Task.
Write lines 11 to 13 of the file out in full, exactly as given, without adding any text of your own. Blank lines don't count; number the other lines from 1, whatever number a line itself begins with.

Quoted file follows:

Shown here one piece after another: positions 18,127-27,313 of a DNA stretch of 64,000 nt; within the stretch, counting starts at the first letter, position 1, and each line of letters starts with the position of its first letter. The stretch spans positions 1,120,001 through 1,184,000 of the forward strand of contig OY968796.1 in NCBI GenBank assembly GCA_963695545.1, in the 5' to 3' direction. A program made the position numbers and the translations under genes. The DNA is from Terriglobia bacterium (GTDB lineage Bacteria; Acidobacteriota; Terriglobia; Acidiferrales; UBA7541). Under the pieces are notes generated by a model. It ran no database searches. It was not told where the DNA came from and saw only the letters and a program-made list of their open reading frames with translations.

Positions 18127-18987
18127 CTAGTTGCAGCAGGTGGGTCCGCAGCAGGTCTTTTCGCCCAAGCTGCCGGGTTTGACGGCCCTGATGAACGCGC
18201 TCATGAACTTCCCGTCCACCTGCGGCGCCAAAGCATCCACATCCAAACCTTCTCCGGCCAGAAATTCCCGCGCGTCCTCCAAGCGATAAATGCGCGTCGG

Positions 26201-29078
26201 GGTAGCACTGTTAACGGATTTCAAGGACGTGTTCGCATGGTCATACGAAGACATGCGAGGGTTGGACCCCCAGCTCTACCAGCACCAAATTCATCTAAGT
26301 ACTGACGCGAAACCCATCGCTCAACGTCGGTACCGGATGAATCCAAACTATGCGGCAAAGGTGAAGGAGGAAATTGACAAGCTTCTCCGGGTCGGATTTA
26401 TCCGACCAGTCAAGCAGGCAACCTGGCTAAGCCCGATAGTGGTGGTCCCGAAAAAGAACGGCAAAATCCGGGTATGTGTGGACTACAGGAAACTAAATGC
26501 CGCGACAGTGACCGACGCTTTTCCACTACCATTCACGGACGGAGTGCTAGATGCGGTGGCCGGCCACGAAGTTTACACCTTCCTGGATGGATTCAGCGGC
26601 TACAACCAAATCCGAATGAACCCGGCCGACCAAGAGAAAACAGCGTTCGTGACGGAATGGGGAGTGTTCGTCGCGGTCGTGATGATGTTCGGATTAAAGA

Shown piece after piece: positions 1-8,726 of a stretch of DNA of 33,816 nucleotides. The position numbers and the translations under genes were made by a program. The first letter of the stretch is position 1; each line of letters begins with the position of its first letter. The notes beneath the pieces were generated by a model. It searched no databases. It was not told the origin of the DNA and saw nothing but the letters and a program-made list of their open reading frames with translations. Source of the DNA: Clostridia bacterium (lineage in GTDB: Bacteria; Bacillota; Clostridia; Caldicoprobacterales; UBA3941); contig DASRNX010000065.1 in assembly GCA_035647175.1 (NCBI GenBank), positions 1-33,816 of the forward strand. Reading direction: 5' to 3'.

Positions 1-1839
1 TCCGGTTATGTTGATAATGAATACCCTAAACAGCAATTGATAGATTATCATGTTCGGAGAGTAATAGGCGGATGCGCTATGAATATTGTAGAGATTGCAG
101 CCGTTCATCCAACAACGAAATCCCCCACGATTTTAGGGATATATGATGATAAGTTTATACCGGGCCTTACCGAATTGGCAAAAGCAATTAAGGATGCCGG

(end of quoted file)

Shown piece after piece: positions 1-8,726 of a stretch of DNA of 33,816 nucleotides. The position numbers and the translations under genes were made by a program. The first letter of the stretch is position 1; each line of letters begins with the position of its first letter. The notes beneath the pieces were generated by a model. It searched no databases. It was not told the origin of the DNA and saw nothing but the letters and a program-made list of their open reading frames with translations. Source of the DNA: Clostridia bacterium (lineage in GTDB: Bacteria; Bacillota; Clostridia; Caldicoprobacterales; UBA3941); contig DASRNX010000065.1 in assembly GCA_035647175.1 (NCBI GenBank), positions 1-33,816 of the forward strand. Reading direction: 5' to 3'.

Positions 1-1839
1 TCCGGTTATGTTGATAATGAATACCCTAAACAGCAATTGATAGATTATCATGTTCGGAGAGTAATAGGCGGATGCGCTATGAATATTGTAGAGATTGCAG